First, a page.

his stepfather has established an alibi.
Frank J. Schurz could not have been
In Elizabeth Busch's room on the night
of the alleged burglary. But Elizabeth
testified that he was in her room and
that she knew his voice and face. Sl.ce
it must have been dark, her knowing
the burglar's face was an extraordinary
circumstance, as she herself must have
realized later, for on cross-examination
she revised this statement and admit
ted that she did not recognize Schurz'
features. What the burglar said to her
was also remarkable. "Lizzie," his
question was, "where Is your father's
money?" This is exactly what an
Imaginative girl would put into a burg
lar's mouth If she were writing a novel,
but It is much too ingenuous for fact.
By calling her "Lizzie" he betrayed that
he was Intimate with the family, which
Is the last thing Schurz would have
done If he had broken Into his neigh
bor's house. He might as wel have said
"I am Schurz." If the burglar really
had been an Intimate,- he would have
done his best to hide the fact. If he
had been a stranger, on the other hand.
he would not have known that her
name was Lizzie.
She told the burglar, she testifies.
that her fathers money was In the
blacksmith shop, but he made np use
of the Information. He did not go there
to get the money, rie did not try to
compel Elizabeth to show him the way
to the shop. He fell, It would seem,
into a state of profound contemplation.
As for Elizabeth, she did not scream o:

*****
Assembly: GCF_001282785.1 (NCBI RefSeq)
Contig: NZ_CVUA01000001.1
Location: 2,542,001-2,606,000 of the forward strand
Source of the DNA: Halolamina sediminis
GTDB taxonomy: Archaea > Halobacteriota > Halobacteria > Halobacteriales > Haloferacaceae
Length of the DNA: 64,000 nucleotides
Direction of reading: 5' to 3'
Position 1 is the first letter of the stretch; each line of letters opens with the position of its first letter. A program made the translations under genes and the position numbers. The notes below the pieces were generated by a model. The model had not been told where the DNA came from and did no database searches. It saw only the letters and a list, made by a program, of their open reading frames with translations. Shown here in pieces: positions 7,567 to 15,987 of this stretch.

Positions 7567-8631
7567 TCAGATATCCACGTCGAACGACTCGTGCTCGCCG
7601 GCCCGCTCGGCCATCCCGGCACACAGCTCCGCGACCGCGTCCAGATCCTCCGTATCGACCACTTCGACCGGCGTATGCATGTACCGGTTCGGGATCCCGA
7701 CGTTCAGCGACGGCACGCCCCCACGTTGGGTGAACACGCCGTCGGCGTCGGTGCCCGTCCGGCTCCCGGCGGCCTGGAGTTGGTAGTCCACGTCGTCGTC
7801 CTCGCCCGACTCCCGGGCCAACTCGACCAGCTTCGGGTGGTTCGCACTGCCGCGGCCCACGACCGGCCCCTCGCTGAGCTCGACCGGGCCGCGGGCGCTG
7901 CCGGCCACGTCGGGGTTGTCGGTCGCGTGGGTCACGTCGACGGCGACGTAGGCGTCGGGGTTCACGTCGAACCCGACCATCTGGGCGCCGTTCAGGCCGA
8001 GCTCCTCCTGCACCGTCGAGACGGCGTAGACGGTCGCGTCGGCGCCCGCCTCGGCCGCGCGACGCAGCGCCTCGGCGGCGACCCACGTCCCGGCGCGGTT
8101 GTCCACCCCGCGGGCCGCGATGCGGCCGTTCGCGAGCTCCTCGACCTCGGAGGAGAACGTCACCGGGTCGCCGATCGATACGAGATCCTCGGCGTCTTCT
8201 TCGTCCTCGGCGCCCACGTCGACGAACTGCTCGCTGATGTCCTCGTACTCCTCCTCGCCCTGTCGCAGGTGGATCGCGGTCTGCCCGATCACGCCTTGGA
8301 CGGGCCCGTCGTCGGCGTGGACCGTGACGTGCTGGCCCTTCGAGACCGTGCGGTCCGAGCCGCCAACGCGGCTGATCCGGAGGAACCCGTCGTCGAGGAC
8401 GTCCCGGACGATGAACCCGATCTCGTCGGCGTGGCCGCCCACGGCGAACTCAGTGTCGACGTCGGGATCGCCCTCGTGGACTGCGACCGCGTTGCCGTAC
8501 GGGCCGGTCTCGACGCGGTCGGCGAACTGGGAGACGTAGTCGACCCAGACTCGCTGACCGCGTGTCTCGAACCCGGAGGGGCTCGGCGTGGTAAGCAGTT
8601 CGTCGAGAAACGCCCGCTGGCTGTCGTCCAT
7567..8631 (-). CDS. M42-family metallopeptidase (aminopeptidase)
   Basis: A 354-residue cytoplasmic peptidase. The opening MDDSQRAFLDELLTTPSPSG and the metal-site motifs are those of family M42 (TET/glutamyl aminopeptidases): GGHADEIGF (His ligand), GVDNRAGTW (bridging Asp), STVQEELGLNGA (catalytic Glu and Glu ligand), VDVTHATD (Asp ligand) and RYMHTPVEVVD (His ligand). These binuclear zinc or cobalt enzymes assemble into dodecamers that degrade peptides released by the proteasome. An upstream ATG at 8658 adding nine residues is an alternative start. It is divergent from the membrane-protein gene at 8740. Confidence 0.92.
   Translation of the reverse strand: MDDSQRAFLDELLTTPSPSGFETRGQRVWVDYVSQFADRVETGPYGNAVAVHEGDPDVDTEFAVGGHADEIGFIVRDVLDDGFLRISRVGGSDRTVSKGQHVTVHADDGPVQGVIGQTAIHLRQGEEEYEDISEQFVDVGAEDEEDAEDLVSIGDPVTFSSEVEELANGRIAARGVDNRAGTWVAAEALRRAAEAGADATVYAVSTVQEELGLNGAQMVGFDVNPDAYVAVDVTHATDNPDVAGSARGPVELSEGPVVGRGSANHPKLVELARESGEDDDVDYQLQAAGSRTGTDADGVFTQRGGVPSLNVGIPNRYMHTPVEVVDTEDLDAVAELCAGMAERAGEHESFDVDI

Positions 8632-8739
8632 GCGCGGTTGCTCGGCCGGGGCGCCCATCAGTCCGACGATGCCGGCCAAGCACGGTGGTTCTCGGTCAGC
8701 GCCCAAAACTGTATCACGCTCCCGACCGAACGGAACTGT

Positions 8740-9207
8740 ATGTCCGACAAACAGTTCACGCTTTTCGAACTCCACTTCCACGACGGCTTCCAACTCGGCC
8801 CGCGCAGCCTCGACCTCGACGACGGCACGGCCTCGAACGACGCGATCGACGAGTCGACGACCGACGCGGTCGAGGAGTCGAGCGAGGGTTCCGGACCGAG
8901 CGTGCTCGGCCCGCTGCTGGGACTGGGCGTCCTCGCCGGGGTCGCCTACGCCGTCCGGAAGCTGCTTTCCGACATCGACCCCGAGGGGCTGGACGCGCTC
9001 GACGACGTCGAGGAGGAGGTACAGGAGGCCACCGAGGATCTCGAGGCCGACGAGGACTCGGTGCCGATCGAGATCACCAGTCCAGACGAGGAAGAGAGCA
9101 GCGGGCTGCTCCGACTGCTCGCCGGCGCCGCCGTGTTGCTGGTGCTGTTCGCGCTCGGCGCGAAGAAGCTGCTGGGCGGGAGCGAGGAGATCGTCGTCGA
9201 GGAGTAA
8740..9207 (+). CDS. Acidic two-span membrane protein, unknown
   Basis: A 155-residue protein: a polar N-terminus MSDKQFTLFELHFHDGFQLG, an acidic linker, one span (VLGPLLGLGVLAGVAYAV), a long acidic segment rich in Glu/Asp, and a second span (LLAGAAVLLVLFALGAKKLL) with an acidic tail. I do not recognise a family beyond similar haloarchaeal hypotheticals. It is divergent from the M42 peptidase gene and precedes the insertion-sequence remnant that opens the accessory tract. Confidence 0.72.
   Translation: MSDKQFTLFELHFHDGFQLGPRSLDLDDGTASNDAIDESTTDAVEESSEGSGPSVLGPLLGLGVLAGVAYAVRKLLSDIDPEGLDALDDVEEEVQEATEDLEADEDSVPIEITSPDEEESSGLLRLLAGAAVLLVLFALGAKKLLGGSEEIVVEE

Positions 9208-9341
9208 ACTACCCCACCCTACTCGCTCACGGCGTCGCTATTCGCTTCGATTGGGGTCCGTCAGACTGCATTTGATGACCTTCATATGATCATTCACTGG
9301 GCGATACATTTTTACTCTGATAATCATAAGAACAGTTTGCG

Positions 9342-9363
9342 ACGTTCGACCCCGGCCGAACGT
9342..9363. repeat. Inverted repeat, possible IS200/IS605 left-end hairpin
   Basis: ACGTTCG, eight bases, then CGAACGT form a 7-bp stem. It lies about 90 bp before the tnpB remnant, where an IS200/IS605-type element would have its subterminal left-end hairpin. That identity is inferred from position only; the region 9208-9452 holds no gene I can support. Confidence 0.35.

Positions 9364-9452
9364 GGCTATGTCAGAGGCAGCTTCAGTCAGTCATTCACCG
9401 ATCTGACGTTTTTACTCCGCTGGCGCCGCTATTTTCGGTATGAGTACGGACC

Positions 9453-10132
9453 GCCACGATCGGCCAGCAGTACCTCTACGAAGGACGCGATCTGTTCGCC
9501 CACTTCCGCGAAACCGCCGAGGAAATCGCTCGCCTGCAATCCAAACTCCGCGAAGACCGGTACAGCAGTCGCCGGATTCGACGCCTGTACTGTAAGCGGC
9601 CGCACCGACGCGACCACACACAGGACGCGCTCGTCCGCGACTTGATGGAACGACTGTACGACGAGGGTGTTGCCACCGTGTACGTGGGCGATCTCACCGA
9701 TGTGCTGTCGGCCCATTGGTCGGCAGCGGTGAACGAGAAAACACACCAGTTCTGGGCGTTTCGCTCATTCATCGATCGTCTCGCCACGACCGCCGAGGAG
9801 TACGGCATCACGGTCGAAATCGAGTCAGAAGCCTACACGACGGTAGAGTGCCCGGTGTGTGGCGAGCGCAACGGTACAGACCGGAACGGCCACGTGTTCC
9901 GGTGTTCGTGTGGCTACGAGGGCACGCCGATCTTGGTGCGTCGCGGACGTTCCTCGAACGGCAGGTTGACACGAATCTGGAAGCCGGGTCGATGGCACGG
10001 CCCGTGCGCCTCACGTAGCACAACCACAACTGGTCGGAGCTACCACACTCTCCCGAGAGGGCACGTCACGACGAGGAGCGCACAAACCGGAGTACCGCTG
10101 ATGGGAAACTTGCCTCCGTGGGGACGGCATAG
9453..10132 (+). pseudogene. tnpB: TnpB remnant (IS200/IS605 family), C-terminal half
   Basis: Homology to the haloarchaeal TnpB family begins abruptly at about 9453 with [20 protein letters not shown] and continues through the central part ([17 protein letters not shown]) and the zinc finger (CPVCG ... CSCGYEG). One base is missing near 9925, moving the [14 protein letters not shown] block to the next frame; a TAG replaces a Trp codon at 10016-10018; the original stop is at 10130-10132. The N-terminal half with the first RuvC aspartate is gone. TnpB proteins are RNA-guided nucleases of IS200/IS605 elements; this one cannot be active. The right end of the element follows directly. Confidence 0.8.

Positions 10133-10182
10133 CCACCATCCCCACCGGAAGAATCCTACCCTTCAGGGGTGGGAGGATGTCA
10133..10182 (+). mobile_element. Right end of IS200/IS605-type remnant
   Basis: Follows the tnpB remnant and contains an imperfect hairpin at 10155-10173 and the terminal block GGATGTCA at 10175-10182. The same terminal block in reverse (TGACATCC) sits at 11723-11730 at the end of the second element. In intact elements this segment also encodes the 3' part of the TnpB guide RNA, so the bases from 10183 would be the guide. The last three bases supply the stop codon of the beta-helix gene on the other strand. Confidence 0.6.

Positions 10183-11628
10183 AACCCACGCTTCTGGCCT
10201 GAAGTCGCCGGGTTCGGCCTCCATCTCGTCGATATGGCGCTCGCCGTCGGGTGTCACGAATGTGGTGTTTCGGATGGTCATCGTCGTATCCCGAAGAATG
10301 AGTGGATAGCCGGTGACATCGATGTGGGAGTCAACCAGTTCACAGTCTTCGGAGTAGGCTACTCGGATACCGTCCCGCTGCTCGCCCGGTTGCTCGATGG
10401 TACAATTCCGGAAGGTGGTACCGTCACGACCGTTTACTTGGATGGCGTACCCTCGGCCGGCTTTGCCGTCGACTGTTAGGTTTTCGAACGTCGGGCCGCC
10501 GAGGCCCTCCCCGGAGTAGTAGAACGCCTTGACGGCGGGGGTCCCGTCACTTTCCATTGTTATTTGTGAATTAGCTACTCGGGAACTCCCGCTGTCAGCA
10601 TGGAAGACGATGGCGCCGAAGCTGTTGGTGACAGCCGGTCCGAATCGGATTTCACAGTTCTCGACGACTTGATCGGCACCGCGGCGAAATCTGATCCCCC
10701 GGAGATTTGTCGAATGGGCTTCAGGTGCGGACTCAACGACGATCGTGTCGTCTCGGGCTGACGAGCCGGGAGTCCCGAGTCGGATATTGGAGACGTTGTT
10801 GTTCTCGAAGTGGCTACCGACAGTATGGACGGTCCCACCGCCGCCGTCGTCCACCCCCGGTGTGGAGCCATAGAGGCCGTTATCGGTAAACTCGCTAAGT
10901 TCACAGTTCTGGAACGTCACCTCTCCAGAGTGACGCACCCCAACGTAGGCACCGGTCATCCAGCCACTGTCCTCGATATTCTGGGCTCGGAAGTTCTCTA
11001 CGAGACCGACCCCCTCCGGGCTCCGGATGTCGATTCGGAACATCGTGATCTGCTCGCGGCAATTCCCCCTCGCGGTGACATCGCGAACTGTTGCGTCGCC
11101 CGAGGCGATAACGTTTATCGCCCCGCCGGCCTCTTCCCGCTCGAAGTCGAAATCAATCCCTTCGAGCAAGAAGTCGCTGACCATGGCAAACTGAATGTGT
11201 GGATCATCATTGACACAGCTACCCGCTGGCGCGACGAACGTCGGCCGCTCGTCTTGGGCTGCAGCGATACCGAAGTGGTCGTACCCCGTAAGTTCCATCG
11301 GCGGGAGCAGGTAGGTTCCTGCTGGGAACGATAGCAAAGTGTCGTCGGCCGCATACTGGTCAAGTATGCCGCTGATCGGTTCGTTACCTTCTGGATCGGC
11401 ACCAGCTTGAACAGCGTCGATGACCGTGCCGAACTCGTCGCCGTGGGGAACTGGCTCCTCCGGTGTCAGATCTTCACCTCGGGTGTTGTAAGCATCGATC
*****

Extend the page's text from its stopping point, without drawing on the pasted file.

make any other effort to rouse the
neighbors. She deliberated for a time
with great calmness. It appears from
her testimony, and then started to go
to her fathers room. -The burglar
made no attempt to hinder her. Of
course he did not know where she was
going, or what for, but the very fact of
her moving at all seemed to scare him
and he climbed out of the window and
ran away. All this Is Incredible. If the
burglar's intention had been to chloro
form Elizabeth while she was asleen.
he would have run away at once when
she Jumped out of bed, "without walling
to betray himself by conversation. He
would have seen that his plan had
failed and his. only object would have
been to escape. He could gain nothing
by remaining except detection. If Tie
had some other Intention, what did he
bring the chloroform and open it for,
as Elizabeth testifies he did?
The key to such mystery as this case
Involves lles-iti the purchase by Schurz
of lfi cents' worth of chloroform fo kill
a cat and doctor a horse. A girl at the
age when Imagination Is active and
conscience woak learns of this purchase
by her next-door neighbor. She dis